How to Help
You want to help—that already makes you an extremely important person in her life. You might not know exactly what to do, though. Find advice and resources on this page to help you give your loved one your best.
Many websites also offer helpful resources:
- Lotsahelpinghands offers tools to bring other co-survivors to your loved one’s side. Do you need to rally your friends and family to help with transportation, meals or visits? Many will want to help, but won’t know what they can do. The site lets you create an online community where people can sign up for the assignment that suits them best.
- CarePage lets you keep everyone informed. You can share news, photos and communicate with all of your contacts at once.
Advice for the Co-Survivor
Communicate — Keep communication between you and your loved one open and honest. It will help you offer care much more effectively. Understand that she will often worry just as much about you as you do about her. You may face difficult conversations. You may need to discuss a lot of emotions. Remember to be compassionate and sincere with yourself and the one you love and you can make the most of these talks.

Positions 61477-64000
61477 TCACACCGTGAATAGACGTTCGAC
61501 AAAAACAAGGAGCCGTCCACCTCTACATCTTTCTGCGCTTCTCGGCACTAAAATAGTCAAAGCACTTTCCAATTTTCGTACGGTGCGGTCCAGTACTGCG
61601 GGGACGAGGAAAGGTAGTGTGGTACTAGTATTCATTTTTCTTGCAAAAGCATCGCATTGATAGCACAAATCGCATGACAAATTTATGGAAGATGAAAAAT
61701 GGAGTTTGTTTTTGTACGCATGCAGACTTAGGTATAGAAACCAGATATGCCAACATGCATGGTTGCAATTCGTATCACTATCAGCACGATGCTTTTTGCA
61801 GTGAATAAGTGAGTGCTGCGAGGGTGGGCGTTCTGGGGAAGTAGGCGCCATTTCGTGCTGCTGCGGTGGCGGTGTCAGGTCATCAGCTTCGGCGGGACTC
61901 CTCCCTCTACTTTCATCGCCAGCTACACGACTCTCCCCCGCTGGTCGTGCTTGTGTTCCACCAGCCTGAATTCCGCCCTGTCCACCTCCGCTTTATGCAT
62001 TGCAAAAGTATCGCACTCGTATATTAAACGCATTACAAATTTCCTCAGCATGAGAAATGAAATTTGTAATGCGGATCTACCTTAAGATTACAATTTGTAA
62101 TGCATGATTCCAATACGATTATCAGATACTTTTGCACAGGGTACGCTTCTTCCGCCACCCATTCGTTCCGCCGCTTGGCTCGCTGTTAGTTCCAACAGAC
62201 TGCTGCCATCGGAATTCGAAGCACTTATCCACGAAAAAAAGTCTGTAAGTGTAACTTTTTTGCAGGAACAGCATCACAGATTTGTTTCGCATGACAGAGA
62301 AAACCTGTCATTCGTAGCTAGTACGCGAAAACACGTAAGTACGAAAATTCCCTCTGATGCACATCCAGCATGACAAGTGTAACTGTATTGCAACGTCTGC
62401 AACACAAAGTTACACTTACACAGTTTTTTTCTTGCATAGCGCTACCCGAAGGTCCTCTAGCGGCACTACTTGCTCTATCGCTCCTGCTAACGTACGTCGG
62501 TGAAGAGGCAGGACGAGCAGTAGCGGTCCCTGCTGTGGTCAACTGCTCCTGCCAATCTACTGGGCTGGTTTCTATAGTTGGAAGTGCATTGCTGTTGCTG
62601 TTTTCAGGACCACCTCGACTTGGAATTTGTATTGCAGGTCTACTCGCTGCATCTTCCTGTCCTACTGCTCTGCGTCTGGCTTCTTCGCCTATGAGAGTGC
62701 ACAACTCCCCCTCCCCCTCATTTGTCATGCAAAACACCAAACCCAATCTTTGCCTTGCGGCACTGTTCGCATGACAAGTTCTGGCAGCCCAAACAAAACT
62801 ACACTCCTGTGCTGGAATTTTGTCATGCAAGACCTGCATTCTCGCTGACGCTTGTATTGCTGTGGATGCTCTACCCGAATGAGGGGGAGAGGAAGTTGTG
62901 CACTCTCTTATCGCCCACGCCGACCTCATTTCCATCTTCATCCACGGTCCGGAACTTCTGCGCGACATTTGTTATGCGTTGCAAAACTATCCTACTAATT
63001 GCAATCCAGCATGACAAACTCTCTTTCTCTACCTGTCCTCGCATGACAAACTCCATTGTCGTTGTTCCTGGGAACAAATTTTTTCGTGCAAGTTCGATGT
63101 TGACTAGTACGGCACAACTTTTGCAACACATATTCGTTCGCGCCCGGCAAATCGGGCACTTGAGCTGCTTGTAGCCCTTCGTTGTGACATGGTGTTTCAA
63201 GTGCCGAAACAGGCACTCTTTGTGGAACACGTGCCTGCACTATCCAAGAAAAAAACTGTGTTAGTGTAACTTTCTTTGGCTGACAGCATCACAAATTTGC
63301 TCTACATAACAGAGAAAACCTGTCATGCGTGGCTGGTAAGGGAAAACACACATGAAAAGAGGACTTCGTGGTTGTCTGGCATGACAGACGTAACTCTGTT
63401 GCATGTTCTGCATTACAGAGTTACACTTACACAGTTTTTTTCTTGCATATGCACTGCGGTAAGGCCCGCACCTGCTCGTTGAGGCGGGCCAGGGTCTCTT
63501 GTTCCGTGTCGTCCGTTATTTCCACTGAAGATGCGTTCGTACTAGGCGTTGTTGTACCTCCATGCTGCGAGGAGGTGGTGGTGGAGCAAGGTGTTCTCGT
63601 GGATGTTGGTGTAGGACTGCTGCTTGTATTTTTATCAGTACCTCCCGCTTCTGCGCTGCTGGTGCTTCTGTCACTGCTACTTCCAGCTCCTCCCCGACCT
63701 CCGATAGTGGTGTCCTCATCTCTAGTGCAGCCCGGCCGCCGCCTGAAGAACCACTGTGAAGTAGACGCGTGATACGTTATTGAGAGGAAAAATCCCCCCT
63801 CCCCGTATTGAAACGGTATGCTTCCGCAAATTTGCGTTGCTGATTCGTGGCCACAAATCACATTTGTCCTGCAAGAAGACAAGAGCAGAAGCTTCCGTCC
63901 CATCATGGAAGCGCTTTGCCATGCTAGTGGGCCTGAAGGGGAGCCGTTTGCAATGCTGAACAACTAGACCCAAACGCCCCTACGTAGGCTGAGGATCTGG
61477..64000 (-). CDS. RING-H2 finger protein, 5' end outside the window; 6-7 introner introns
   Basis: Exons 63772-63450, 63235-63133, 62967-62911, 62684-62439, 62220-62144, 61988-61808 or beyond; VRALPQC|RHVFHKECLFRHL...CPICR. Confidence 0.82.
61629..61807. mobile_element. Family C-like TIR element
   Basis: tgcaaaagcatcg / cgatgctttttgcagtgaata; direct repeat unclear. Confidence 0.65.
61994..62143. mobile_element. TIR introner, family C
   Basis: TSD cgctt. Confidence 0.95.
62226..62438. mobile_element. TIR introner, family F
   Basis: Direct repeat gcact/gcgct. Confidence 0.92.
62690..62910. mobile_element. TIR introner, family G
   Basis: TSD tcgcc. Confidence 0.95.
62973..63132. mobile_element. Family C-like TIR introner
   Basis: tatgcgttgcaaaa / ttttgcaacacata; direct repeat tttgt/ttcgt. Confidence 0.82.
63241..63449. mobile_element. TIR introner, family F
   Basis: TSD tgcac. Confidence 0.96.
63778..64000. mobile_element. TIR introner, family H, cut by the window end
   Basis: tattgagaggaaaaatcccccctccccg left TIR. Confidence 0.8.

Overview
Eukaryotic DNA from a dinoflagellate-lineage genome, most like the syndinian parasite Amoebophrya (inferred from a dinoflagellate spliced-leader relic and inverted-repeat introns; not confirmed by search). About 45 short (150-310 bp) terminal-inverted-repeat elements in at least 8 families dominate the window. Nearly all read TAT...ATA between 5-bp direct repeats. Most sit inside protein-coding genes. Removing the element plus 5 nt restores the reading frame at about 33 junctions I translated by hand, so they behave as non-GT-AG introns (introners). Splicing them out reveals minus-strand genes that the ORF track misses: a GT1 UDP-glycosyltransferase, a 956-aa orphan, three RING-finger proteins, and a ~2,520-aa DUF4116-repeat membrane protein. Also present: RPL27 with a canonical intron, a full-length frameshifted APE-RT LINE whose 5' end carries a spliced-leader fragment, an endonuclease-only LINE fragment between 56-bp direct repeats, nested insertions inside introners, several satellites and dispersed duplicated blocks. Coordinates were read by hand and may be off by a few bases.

Understand — Your loved one is experiencing something deeply profound. To better communicate, and make your help as beneficial as possible, learn more about the experiences of other young women diagnosed with breast cancer. Read first-hand accounts in our informative and moving survivor stories.
Talk Medicalese — You can help your loved tremendously by learning to better communicate with her healthcare team. Visit our understanding breast cancer and breast-cancer treatment pages to better understand terminology and diagnosis. This can be a great help when you accompany your loved one to appointments—and help you give even better support. You can also gain a deeper understanding with some of our informative multi-media files.
Children — Helping children cope with a loved one’s diagnosis can present intense challenges. To help you do what’s best for your young ones, we have collected some general advice in our Helping Children Cope with Breast Cancer brochure. Remember, though, that there is no one right way to help children cope. Each child and each family is unique, but these general guidelines can help answer some basic questions and make this experience easier for your children.
We’re Here for You
Thank you — on behalf of the young woman you love and all young women facing similar challenges — for acting as a co-survivor. Remember—do the best you can, but you can’t do it all. Call or email us for any additional information or support you need. We are here for you during your challenging time.